Tuesday, December 14, 2010
I have learned a lot about the outdoors throughout my life. Not hard to imagine considering my career and lifestyle involves the outdoors more than the average person. I often say, the biggest lesson you can learn is there is so much more to learn. In the grand scheme of things, I know very little about the outdoors.
I often tagged along with groups that were tracking game for a meal. I recall once I was with a group, and a man named Mike stopped as we stalked quietly through the forest, he made eye contact with me and pointed at a bare spot on the forest floor, and he whispered "You can see where a turkey has been scratching, looking for food." He paused, took a couple of steps and stopped again "Here you can see some turkey tracks in the mud..." I was amazed at the thought of how many times I had undoubtedly walked past signs of wildlife such as this without ever being aware of their existence. Tracking was something that had interested me from that point on...
Fox tracks, walking. I assume Urocyon cinereoargenteus (Grey Fox) as they are more common and has been spotted on campus, though it could very well be the less common Vulpes vulpes (Red Fox.) Note the Sylvilagus floridanus (Eastern Cottontail Rabbit) Tracks are filled with snow, a sign this track was made in the midst of the falling snow.
So whats the problem? Well this often happens to me, I get excited about something, may even purchase a book or two on the matter, then life has a way of diverting me. So here I am, almost twenty years out of the country, and I still only know how to track three animals! So today I took advantage of the snow and went to see what I could find on my lunch. On campus, in a measly half hour, I found countless tracks. I was inspired again, and found a simple resource for identifying tracks on the Missouri Department of Conservations website here. Another great resource is "The Wild Mammals of Missouri" digitally available here.
A good guess would be a rodent species, the tunneling makes me suspicious of a Microtus (vole) species.
I am no longer a hunter in the traditional sense. I prefer to hunt with my eyes and a camera, and enjoy the beauty of animals from a distance, and leave them alone so I, and others, may enjoy them another day. I hope you get a chance to get outside and enjoy some tracks in the snow while they last.
Posted by Dan Porter at 10:29 AM
Tuesday, December 7, 2010
There is so much to talk about this time of year, but I am going to spare you my rant on my distaste for holiday lights, and move right into ice melter. I fear the time has come where I hear horror stories of people unintentionally skating down their driveways. I have even found myself in positions unnatural to the human body due to a slip on an ice patch.
So lets talk a bit about walking on ice. Ice and concrete are very unforgiving, so I am always careful on what I wear on the days I know I might encounter ice. I always wear shoes or boots that have a very aggressive tread on them, so that means I leave the dress shoes and high-heels in the closet! I have had some success with slip-on treads that are made for ice encounters, but they are often cumbersome and make walking even more dangerous. Also when I am walking on Ice, I walk slowly and with a wide stance, keeping my center of gravity low, and always keep my hands out of my pockets, to use for balance and to brake my fall. (I am too old to tuck and roll anymore.) There are also many situations that sneak up on us, like getting in and out of our vehicles, so those are the times to be the most aware of ice!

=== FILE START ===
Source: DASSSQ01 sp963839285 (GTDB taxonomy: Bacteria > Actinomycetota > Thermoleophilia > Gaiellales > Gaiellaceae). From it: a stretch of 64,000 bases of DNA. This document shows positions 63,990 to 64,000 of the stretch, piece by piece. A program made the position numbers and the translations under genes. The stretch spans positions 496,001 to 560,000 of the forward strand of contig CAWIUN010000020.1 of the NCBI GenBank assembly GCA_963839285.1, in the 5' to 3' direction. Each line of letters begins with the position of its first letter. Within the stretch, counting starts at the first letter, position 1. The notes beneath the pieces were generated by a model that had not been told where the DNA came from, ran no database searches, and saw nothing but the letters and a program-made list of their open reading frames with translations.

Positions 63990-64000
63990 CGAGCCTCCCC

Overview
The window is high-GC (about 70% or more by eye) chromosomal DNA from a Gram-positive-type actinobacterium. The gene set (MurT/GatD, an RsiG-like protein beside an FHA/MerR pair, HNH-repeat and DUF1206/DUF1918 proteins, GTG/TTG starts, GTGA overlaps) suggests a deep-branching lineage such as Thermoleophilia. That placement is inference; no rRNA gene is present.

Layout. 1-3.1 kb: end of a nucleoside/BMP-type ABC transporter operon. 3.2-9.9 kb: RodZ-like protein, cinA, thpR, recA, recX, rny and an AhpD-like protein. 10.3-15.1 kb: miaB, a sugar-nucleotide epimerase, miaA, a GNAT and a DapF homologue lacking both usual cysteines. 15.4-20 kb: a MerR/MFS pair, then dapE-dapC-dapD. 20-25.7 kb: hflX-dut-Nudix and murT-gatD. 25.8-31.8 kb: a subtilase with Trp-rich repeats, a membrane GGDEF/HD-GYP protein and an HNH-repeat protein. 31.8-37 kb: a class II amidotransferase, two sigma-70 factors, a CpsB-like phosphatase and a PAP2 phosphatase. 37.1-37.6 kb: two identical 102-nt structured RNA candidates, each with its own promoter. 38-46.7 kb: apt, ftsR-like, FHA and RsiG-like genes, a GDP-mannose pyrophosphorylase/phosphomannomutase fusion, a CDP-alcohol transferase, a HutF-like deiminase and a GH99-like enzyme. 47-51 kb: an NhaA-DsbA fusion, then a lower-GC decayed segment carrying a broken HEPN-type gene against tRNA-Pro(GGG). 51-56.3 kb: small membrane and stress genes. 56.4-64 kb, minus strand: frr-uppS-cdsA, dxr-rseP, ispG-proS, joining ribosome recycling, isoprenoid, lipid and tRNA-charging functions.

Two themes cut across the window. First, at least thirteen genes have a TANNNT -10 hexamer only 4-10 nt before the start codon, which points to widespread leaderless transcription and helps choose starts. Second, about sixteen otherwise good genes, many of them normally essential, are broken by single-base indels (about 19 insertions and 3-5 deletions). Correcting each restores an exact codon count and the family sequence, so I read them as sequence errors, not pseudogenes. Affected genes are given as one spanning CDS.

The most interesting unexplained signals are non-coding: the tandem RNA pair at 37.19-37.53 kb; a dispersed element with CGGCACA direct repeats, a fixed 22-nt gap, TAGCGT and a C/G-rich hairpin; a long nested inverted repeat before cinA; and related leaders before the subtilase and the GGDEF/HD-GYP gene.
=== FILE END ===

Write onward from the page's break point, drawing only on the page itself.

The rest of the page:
I also wanted to take a little time to discuss ice-melters, as I often see multiple kinds available in stores, and sometimes they have misleading packaging. For instance, bags will sometimes say "Magnesium blend ice melter" or a blend of some sort. Avoid these blends unless the label specifies exactly what that blend is, as it may contain chemicals in that blend that are harmful to your concrete, plants, or pets! Here is a personal break-down of ice-melters I have personal experience with and some pros and cons of each.
Sand: Often used by gardeners because it will not harm plants, animals, or concrete. Great for traction but often tracks on your shoes, bringing sand indoors where it will damage wood floors and carpeting. Caution should still be used as the ice still exists. It may be better to use nothing at all as opposed to this messy product.
Salt, (Sodium Chloride, Na Cl): Very cost effective ice melter, but is toxic to pets, animals, and humans if ingested or skin contact. Damages concrete and only works to around 20 degrees.
Calcium Chloride: Often expensive ice melter that works well, even down to temperatures down to minus 20 degrees. Although, it is unsafe for pets and humans, and can damage concrete and plants if not used carefully.
Magnesium Chloride: This ice melter works fast and is a favorite amongst grounds departments for its fast action and cold temperature activation. Works down to 5 degrees. Is toxic to humans and pets and will often track indoors.
Potassium Chloride: Another grounds maintenance favorite because it is very gentle on plants if used correctly, and is the lowest tracking material. Only works down to around 20 degrees. Toxic to pets, humans, and wildlife.
Organic/Pet Safe Ice melters: I have some experience with these ice melters, and none have been very good. These may help speed the process of natural melting, but little more. It is nice to see a product that is safe for pets, but I fear these products do little more than put pet lovers concern at ease. I prefer to not use anything at my home for the safety of my dog, and the surroundings.
Maddie: After a long day of snow shoveling...
Posted by Dan Porter at 6:53 AM